Yet another Facebook scam targets aspiring crypto millionaires

Yet another Facebook scam targets aspiring crypto millionaires

Just when you think we’ve had enough of them, crypto-related scams on social media platforms just keep popping up. This time, the fraudsters are banking the popularity of football, using one of the game’s most recognizable personalities. Unlike previous scams, the latest is unobtrusive and could convince even the most skeptic people to give it a try.

As revealed by cybersecurity outlet Naked Security, the fraudsters are using Facebook to target aspiring crypto millionaires. The criminals are relying on sponsored ads to spread their message, using the face of a football icon: Sir Alex Ferguson. Ferguson is most renowned for his 26-year-old reign as the manager of Manchester United.

Once you click on the ad which promises to reveal Ferguson’s secrets to success, you’re redirected to a fake BBC web page with the title, ‘Panorama Investigates: Who Wants to be a Bitcoin Millionaire.’ Panorama is a popular BBC TV program and ironically, it did air an investigative piece with the same exact title a year ago. However, Ferguson wasn’t featured in that documentary.

Source: Naked Security

Ferguson’s image is doctored, with the background containing BTC branding. The article claims that he has invested in a BTC program that guarantees profits, a secret ‘he has been waiting to share with his fans.’

The article then has a link for those who wish to join the revolution. The link redirects you to a page that promises guaranteed returns for just a $193 initial investment. This is allegedly the same program that Ferguson used to rake in millions from crypto investing.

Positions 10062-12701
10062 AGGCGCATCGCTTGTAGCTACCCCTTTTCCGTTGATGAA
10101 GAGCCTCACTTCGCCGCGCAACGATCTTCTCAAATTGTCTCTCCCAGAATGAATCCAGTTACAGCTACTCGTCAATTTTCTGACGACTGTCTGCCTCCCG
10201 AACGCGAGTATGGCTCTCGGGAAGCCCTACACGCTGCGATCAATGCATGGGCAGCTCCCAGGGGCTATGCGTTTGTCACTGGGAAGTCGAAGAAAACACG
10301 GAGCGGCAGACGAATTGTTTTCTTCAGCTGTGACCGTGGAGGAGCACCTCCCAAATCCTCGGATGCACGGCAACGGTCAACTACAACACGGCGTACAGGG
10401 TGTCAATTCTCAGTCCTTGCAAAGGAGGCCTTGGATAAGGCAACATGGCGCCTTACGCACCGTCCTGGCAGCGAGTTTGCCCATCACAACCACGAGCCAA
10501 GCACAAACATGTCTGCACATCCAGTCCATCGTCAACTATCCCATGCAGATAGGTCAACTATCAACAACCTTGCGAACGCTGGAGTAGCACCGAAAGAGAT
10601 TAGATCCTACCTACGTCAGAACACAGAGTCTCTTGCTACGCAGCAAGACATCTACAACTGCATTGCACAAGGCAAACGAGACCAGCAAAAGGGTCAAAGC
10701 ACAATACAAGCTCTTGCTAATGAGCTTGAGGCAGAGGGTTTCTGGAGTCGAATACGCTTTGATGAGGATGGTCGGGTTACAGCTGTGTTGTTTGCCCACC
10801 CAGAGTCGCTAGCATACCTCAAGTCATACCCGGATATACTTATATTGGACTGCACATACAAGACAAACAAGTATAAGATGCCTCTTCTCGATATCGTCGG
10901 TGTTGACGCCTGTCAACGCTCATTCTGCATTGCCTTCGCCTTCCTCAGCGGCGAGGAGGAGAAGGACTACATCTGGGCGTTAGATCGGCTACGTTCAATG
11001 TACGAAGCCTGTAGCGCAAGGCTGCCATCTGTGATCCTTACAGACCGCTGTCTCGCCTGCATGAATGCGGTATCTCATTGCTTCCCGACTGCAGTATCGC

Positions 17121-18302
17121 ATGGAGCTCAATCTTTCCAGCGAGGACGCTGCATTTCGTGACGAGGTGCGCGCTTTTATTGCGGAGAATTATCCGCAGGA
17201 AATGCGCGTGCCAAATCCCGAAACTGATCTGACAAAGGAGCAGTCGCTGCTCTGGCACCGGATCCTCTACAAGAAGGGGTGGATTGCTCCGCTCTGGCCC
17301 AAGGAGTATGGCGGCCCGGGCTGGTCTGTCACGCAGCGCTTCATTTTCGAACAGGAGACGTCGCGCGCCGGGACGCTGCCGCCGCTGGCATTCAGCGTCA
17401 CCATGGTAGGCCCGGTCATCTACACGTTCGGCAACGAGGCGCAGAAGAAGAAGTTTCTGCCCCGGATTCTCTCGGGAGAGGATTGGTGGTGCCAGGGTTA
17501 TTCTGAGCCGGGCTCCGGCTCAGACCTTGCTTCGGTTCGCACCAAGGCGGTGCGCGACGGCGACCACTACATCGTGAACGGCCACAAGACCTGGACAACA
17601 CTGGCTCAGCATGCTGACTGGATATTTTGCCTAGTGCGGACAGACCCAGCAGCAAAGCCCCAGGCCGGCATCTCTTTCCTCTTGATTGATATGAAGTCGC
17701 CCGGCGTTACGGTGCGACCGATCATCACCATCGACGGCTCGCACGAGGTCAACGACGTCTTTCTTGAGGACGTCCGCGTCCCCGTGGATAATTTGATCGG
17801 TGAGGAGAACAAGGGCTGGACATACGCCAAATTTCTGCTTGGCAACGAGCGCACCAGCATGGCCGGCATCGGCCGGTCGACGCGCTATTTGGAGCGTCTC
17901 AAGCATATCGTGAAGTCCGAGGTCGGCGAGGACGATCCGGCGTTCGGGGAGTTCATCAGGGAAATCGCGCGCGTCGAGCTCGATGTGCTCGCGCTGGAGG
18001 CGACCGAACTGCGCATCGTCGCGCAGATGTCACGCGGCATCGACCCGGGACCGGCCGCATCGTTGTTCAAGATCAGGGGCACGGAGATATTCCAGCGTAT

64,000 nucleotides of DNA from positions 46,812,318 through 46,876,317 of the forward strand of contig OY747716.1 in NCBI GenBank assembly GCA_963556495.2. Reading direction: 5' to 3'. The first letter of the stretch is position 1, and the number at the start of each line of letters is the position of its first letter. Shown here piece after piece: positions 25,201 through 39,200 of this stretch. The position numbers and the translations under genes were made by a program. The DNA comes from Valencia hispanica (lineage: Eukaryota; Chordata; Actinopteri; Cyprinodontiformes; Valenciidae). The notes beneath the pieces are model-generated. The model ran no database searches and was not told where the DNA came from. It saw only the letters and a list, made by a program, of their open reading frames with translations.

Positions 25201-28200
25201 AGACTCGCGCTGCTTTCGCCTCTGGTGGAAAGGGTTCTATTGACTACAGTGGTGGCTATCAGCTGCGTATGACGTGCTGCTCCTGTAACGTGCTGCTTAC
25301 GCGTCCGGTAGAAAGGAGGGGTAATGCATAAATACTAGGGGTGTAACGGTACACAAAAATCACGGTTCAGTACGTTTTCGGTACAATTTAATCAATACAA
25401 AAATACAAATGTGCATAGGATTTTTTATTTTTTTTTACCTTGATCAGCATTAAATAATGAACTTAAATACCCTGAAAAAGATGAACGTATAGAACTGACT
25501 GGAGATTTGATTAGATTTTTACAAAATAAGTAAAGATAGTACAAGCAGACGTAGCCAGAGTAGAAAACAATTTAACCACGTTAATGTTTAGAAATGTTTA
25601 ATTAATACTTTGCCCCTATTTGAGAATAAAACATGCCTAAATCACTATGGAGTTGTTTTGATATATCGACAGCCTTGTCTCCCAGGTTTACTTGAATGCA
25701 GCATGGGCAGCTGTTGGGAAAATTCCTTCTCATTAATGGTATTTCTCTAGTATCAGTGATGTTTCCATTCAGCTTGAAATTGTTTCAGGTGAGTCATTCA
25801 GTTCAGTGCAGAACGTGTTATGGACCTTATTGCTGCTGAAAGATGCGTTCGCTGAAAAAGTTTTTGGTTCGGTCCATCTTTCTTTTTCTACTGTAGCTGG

This isn’t the first such scam we’ve seen, and on any other day, it would be easy to spot and avoid. However, this time, the scammers have managed to make it look legitimate in more ways than one. First, they’ve used a global icon in Ferguson. They’ve also managed to make a legit-looking BBC webpage and most of all, they have made the ad to look quite professional, with no spelling errors which are common with scams or obtrusive ads that seek to pressure you to making a quick decision.

Naked Security reminds you to beware of investment schemes, even when they display legitimate logos and branding, as this too can be forged. You must also be very suspicious of any plan that assures you of guaranteed returns, especially in crypto where volatility and unpredictability are hallmarks of the industry.

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